So we successfully filmed our short film ‘Over The Hill’. Everything could not have gone more according to plan. The weather forecast was predicted snow at one point, however as per usual the weatherman predicted wrong. We were gifted blue skies all weekend which was sensational. As everything was pre-planned beforehand, myself and the crew knew exactly what we were doing, when we were going to do it and what we were going to tell the actors when we got to the locations.
On the day on the shoot we woke up early and because everything was organised and already packed we didn’t need to rush or feel stressed. I took precautions and even though the weather was brilliant, I packed rain-covers incase the weather turned against us. We were graciously provided breakfast by Jake’s Uncle and were soon on our way to the station where we took the equipment from Cockfosters to London Euston on the tube. It was here where we eagerly anticipated the arrival of our actors. We arrived early with plenty of time to spare, so we decided it would be best for Jake and Alex to make their way to Regents Street to begin setting up for our arrival. Myself, Mick and Rich (who had initiated the original casting call and had been in contact via email and phone with the actors) stayed at the station to meet and greet. I thought it was best that we arrived 30 minutes early rather than 1 minute late; the last thing we wanted is to make a bad first impression by making them wait! Our actors soon arrived and we were immediately off to our first location, where Alex and Jake were waiting and ready to film.
Being the First Assistant Director I was in control of keeping to the schedule myself and Mick had prepared. There were factors I had to consider at the time in regards to what elements could effect the order of our scenes; for example weather and lighting, although I was reasonably lucky as the sun was out all day. I just had to make sure that we had filmed all the exterior shots before the light started to fade (around 5:00pm). I was also responsible for the safety of myself, the cast and crew, so I took extra precaution by bringing a first aid kit in my bag as well as emergency numbers keyed into my phone.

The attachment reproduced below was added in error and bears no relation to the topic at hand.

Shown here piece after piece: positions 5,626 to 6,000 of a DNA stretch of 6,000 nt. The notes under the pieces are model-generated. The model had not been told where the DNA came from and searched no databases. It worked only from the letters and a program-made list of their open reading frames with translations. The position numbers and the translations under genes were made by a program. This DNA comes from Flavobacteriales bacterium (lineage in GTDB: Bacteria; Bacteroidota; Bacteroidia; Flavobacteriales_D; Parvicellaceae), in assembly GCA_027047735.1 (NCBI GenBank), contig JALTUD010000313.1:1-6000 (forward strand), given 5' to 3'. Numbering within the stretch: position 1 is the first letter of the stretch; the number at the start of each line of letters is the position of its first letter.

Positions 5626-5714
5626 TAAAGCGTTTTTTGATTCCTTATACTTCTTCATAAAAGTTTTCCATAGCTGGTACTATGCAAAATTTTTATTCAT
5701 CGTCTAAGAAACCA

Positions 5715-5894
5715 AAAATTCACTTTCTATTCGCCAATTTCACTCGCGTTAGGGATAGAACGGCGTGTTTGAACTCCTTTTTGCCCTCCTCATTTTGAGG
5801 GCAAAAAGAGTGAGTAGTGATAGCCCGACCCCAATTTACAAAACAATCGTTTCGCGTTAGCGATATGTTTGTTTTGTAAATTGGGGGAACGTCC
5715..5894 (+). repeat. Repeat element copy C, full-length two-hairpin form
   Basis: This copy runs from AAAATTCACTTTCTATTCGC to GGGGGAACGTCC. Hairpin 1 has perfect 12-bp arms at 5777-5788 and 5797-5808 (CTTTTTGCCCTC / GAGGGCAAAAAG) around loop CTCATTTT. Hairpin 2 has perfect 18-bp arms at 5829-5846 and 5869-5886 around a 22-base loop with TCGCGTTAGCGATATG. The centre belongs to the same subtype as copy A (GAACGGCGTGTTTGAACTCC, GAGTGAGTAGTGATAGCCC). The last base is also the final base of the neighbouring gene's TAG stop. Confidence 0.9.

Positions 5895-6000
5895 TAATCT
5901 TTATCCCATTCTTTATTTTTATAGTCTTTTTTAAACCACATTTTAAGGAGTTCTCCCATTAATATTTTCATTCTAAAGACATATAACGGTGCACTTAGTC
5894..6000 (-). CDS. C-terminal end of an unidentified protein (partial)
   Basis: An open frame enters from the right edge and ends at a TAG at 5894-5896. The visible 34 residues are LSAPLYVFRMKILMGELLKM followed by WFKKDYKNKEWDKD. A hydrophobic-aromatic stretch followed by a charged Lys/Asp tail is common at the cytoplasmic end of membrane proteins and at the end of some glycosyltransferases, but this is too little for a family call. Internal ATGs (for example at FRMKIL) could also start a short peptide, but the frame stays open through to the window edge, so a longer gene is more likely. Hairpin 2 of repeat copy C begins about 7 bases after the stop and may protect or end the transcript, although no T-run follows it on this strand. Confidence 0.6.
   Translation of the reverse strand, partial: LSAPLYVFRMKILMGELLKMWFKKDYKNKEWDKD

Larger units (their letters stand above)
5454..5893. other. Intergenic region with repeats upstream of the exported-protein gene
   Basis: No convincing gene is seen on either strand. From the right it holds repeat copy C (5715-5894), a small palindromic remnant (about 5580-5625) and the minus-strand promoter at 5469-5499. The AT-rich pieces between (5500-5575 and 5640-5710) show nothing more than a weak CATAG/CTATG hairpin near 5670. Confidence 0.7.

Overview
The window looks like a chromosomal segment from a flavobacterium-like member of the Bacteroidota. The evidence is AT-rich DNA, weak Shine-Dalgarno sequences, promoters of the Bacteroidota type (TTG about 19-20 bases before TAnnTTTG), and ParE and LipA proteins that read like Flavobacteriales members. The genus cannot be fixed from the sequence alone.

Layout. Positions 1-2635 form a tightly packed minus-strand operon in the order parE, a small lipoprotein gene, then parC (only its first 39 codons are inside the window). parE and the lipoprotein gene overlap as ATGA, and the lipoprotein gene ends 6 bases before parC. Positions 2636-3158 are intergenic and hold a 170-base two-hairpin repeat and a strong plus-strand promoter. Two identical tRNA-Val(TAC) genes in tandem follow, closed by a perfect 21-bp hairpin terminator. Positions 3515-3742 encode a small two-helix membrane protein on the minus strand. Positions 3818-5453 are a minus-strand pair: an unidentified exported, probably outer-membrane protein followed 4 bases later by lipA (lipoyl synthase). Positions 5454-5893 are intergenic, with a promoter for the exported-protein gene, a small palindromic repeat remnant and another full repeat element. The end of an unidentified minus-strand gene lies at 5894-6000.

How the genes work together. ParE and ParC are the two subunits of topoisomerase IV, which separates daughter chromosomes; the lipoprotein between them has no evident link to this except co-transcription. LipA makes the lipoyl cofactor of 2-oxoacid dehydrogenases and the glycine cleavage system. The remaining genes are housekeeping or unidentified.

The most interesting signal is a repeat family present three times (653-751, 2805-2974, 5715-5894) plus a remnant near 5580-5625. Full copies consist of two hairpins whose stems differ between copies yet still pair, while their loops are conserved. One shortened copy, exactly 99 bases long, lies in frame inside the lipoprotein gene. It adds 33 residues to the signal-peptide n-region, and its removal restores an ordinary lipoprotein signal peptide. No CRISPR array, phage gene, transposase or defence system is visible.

For keeping track of time I had rented out a stopwatch from the media loans shop located on Coventry University Campus and took notes of log-sheets during shoots which can be seen bellow as a PDF file. I had a rough idea of how long each scene would take to shoot from timing the set up of the equipment and running through the script on location the previous day, and also how long it would take us to get from location to location by timing the distance travelled on the London Underground.
Click here for the -> Over The Hill Log-sheet
Before the shoot I went through the script in detail with the actors on location, advised them on how to express certain words, emotional responses to portray and kept them feeling in a good mood. I wanted to be as enthusiastic as possible; after all they were the ones doing us a favour. After starting each take with the clapperboard, I made sure that I kept well out of the way of the actors’ eye-line while the camera was recording; the last thing I wanted was a re-enactment of Christian Bale’s reaction on the set of Terminator Salvation! During recording we all set our phones to silent so there would be no interruptions.
During the shoot I noticed some problems which were pretty easy to solve. Due to the extreme sunlight we were blessed with, this unfortunately caused massive shadows and during a take the boom pole and rifle mic was overshadowing our actor. Rich was quick to react and instead of holding the boom high above his head, he crouched down and held it facing upwards, with the shadow out of shot. As I am controlling the safety of the crew I had to be able to predict potential hazards. For example, when Jake was walking backwards with the heavy JVC, I was stood behind him making sure he couldn’t trip and fall. Another issue I encountered was that the opening phone call conversation between Phil and Charles lasted far too long. While the scene was being recorded I took a note of the timing of it and when everyone had finished and was happy with the take I asked Mick to step aside to make him aware that the phone call lasted 1 minute 10 seconds, which was at least 30 seconds too long for a piece which is intended to last just 3 minutes. I did not want to mention it in front of the cast, so I gently mentioned to them that they had done a great job (which they had, they were brilliant), but the script would need to be cut down slightly.